It could be a version number, the modified date, or a hash of the content - which is what I do on this blog.
Most server-side frameworks come with tools to make this easy (I use Django's ), and there are smaller libraries that achieve the same thing, such as gulp-rev.
For a web site, it is a major component in achieving high performance.
On the other side, it has to be configured properly as not all resources stay identical forever: it is important to cache a resource only until it changes, not longer.
Getting caching right yields huge performance benefits, saves bandwidth, and reduces server costs, but many sites half-arse their caching, creating race conditions resulting in interdependent resources getting out of sync.
The vast majority of best-practice caching falls into one of two patterns: Each URL contains something that changes along with its content.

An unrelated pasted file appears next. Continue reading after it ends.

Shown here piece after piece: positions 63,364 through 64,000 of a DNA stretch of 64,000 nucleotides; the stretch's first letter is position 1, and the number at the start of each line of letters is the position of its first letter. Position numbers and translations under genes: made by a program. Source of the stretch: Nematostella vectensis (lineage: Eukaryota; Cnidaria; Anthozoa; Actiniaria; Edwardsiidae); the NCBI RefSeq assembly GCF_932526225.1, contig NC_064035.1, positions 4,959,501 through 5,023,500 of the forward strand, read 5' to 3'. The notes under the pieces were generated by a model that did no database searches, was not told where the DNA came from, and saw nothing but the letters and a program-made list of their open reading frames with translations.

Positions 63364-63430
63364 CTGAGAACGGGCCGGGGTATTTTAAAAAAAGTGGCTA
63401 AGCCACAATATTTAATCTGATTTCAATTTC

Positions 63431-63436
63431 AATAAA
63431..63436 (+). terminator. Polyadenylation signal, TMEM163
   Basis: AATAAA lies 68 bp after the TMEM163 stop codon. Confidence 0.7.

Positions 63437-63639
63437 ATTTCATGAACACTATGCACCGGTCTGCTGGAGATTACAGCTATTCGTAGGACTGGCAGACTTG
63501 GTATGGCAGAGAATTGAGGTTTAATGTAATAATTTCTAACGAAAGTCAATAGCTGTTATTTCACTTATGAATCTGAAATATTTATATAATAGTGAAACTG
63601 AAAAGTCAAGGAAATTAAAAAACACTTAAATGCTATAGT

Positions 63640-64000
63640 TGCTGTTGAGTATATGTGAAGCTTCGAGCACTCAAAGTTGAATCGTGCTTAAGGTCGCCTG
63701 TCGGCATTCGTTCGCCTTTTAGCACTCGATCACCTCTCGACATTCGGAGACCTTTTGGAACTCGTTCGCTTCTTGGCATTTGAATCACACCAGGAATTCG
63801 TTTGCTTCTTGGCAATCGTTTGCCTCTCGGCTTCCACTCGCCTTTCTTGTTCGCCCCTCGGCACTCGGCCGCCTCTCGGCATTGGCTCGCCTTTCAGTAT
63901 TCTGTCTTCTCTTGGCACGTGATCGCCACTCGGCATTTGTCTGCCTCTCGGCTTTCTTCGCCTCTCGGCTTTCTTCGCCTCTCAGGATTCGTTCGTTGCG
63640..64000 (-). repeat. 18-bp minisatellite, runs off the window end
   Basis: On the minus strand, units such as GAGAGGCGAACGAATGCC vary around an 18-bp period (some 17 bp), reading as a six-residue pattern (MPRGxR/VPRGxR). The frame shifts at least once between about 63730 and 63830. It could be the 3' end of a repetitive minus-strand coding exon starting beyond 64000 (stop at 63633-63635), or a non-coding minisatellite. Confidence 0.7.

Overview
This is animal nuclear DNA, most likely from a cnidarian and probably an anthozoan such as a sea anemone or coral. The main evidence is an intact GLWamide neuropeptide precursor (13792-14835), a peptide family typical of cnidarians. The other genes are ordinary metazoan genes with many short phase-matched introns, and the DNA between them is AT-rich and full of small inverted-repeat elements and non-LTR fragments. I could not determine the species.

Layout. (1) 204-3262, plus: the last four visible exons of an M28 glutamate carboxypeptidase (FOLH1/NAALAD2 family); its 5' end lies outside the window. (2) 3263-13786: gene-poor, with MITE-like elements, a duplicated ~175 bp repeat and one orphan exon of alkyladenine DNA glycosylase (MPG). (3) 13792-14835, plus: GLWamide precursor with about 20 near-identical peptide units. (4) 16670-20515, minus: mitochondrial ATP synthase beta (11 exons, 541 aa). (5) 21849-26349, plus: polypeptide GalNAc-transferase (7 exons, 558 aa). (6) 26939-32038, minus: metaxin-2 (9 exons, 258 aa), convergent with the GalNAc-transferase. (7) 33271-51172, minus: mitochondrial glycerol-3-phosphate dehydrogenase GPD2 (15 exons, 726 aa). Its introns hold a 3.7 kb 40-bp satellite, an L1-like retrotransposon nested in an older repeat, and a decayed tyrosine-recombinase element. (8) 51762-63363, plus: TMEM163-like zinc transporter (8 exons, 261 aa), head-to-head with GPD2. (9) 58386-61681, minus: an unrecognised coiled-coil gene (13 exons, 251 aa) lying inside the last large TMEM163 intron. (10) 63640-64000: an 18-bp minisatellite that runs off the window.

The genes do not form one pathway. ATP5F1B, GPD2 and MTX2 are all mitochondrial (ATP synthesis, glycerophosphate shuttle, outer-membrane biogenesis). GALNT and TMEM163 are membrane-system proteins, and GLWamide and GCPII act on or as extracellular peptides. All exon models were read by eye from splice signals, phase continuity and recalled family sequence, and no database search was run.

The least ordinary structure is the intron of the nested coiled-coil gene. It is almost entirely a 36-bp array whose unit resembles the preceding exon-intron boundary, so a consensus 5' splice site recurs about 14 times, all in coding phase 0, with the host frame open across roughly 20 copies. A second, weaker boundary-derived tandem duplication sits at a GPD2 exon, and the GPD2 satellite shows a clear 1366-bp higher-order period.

A fresh representation is available instantly from a cache while a validated representation rarely sends the entire representation again if it hasn’t changed. an ETag/Last-modified header), and a lack of explicit freshness info, it will usually (but not always) be considered uncacheable.The performance of web sites and applications can be significantly improved by reusing previously fetched resources.Web caches reduce latency and network traffic and thus lessen the time needed to display a representation of a resource.Seriously, given the basic spelling and grammar mistakes I make, I need to be able to update content quickly and frequently.isn't possible, the server always sends the full content.